The risk of drowning is increased for individuals with certain medical conditions, including dysrhythmias, epilepsy, and autism. The highest drowning rates reported by the World Health Organization are seen among children aged 1-4 years, followed by children aged 5-9 years. However, a bimodal age distribution is noted, and adolescents aged 15-19 years are also at increased risk. Men have twice the overall drowning mortality rate of women and are more likely to be hospitalized. Lower socioeconomic status, being a member of an ethnic minority, lack of higher education, and rural populations have all been associated with increased drowning risk, although this varies by location.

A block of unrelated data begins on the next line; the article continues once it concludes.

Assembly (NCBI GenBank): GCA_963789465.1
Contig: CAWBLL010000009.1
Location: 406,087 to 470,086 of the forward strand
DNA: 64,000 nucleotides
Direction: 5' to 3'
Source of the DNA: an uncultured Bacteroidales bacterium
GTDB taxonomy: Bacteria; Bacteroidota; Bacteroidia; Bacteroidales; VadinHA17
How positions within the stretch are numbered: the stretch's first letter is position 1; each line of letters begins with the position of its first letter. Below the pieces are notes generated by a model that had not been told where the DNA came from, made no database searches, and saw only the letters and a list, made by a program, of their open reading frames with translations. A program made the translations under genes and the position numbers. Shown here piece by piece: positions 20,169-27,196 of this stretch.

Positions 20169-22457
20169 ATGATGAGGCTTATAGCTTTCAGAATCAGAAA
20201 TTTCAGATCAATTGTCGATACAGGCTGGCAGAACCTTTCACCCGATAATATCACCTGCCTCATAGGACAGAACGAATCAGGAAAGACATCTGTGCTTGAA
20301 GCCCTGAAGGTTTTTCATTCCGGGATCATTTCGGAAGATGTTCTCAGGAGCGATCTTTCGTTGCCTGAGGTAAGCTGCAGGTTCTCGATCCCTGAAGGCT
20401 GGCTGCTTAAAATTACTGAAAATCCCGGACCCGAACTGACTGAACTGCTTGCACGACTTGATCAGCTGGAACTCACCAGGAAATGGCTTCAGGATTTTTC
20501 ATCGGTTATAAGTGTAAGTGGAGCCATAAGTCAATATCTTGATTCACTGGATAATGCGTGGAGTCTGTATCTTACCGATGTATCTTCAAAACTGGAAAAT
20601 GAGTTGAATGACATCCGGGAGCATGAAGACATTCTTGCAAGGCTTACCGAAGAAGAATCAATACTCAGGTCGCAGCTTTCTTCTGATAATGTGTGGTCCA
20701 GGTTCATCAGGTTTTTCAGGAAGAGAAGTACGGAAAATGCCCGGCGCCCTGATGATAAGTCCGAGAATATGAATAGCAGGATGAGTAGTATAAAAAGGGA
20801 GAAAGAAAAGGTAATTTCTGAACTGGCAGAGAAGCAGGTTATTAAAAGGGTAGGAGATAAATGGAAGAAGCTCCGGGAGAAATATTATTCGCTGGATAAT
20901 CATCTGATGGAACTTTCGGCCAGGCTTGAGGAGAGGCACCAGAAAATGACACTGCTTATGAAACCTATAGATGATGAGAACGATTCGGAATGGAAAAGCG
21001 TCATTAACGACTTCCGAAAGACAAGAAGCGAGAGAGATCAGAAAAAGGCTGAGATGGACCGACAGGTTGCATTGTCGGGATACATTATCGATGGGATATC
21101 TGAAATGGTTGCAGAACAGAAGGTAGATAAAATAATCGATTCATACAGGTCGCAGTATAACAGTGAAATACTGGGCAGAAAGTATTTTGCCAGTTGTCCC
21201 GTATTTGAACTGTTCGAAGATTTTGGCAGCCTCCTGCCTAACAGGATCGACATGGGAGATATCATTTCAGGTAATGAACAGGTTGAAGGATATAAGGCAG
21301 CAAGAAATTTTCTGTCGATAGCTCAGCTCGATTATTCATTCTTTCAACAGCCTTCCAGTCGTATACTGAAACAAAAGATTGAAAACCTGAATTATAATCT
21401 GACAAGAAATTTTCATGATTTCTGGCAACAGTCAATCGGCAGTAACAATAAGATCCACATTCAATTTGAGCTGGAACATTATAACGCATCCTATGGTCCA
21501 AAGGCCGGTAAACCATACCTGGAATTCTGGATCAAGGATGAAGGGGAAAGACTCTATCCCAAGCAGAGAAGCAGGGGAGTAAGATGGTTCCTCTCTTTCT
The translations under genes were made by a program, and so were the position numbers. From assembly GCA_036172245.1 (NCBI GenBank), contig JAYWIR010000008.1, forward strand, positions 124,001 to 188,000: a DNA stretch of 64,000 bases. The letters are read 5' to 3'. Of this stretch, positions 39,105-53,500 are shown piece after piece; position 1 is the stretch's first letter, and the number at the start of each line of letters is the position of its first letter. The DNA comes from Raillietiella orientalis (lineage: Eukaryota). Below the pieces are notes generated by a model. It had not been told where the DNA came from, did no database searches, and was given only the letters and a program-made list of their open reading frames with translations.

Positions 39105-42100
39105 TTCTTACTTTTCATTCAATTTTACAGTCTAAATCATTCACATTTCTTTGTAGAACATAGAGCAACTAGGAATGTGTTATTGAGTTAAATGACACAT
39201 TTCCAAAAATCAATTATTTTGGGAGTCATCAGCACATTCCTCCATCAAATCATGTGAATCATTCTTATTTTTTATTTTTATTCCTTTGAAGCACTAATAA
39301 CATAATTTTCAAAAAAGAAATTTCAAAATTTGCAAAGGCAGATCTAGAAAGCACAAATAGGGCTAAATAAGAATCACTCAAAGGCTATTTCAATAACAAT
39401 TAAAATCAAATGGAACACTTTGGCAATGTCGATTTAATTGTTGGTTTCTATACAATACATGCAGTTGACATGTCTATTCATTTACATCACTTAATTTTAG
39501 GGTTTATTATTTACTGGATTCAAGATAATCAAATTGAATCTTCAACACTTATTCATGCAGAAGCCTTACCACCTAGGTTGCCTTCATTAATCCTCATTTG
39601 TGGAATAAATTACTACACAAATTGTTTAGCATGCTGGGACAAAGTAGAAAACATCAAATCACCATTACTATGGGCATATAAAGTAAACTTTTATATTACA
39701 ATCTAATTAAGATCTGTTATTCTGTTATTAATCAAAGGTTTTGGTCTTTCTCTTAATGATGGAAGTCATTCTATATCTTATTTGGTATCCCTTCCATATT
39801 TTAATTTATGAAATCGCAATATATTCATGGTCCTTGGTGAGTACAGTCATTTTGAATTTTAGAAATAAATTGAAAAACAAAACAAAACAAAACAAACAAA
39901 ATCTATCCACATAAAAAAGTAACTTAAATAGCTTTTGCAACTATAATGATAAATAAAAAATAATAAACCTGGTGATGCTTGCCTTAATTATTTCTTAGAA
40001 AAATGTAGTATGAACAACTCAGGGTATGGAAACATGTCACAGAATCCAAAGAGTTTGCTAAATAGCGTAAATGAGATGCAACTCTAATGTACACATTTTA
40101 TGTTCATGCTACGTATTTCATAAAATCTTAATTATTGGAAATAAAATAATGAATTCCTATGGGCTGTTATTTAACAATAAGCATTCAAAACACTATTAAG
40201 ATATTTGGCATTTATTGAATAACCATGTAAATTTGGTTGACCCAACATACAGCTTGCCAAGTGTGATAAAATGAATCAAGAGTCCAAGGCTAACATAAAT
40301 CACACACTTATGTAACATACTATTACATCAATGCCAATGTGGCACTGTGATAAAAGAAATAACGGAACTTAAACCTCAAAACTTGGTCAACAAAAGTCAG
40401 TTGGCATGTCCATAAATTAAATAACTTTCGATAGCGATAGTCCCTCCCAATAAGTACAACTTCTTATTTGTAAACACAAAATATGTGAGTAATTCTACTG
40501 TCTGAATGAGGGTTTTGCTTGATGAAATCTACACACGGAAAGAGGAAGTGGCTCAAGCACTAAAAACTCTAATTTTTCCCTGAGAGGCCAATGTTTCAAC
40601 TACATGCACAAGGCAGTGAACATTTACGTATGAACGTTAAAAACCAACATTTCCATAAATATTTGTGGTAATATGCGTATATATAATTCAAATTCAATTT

Learn more about drowning risks.
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Cite this: Richard H. Sinert. Fast Five Quiz: Drowning and Water-Related Health Concerns - Medscape - May 13, 2022.